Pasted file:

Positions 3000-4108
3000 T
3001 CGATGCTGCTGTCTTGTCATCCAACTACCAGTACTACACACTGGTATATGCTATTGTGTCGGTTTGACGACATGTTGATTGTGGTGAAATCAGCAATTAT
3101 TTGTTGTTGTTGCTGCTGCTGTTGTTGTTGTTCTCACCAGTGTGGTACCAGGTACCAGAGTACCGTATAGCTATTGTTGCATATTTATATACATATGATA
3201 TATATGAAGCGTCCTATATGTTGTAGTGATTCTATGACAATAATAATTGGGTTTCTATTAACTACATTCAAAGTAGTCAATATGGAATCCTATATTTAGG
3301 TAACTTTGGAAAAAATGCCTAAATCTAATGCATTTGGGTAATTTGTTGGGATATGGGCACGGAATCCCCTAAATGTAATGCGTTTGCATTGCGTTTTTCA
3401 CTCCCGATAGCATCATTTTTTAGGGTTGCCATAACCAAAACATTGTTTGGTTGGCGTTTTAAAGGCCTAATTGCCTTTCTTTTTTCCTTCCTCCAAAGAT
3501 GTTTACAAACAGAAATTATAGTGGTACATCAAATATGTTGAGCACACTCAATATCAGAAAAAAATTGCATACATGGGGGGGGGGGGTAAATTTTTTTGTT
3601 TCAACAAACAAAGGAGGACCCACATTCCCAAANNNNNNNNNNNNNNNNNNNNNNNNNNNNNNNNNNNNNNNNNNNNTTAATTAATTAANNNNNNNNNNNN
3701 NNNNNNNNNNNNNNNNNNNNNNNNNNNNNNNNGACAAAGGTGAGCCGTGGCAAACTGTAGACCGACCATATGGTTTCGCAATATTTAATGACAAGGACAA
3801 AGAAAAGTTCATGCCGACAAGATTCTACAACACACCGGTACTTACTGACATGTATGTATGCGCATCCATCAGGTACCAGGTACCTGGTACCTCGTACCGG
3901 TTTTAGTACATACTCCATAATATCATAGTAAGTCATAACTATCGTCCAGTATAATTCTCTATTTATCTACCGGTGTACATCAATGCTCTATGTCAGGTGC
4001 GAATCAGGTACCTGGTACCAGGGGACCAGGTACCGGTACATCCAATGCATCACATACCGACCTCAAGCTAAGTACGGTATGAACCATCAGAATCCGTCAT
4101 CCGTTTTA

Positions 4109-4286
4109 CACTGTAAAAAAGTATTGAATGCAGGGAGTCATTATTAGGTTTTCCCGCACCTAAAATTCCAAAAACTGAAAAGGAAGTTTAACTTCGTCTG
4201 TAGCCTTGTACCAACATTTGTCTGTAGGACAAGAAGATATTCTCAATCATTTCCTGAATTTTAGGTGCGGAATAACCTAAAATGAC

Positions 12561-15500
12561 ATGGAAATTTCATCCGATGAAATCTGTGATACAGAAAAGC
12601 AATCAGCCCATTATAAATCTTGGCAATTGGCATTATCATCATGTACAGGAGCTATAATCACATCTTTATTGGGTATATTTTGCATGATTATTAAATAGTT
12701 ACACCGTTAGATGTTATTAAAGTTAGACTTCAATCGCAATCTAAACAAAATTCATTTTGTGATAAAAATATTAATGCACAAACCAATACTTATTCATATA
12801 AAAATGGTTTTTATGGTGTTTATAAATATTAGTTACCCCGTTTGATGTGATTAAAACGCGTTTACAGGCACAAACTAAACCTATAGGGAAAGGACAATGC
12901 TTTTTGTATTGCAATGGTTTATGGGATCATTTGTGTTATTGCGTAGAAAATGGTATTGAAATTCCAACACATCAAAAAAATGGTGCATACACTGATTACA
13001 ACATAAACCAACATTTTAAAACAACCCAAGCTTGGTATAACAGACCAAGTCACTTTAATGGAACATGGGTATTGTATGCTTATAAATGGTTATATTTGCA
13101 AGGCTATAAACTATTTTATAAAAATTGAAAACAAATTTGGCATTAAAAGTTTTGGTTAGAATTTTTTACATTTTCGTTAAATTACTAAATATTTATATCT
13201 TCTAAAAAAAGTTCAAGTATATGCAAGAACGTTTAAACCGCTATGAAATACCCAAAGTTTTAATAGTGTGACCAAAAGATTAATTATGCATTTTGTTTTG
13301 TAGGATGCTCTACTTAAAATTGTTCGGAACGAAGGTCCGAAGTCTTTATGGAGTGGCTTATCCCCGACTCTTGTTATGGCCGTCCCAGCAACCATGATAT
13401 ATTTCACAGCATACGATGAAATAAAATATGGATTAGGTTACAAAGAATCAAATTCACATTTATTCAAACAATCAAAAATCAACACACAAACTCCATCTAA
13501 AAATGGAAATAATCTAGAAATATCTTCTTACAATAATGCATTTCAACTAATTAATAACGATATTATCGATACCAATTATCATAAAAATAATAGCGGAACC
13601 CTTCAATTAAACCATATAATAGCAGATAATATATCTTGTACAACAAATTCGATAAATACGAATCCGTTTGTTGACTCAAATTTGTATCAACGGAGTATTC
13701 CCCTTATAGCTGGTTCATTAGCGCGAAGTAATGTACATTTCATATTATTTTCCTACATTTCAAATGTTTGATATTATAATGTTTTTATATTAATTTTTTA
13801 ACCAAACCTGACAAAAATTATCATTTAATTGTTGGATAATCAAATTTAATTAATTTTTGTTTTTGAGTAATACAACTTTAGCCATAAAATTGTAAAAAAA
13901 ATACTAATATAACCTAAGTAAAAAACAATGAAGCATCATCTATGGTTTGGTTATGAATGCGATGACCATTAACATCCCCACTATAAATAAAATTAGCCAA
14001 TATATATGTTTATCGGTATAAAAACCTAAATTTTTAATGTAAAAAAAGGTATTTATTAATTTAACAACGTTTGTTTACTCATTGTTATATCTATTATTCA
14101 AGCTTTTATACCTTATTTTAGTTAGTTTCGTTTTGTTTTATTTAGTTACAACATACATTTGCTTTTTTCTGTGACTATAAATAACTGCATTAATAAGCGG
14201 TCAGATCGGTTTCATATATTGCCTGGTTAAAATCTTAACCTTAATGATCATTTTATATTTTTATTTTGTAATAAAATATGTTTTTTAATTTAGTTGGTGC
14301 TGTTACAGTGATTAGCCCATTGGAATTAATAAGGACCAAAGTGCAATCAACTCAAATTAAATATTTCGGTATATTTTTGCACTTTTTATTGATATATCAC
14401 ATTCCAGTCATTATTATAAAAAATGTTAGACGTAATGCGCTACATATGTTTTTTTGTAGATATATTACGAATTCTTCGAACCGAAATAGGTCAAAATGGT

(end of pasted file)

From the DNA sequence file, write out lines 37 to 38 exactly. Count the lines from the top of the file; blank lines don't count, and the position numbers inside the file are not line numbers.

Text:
14301 TGTTACAGTGATTAGCCCATTGGAATTAATAAGGACCAAAGTGCAATCAACTCAAATTAAATATTTCGGTATATTTTTGCACTTTTTATTGATATATCAC
14401 ATTCCAGTCATTATTATAAAAAATGTTAGACGTAATGCGCTACATATGTTTTTTTGTAGATATATTACGAATTCTTCGAACCGAAATAGGTCAAAATGGT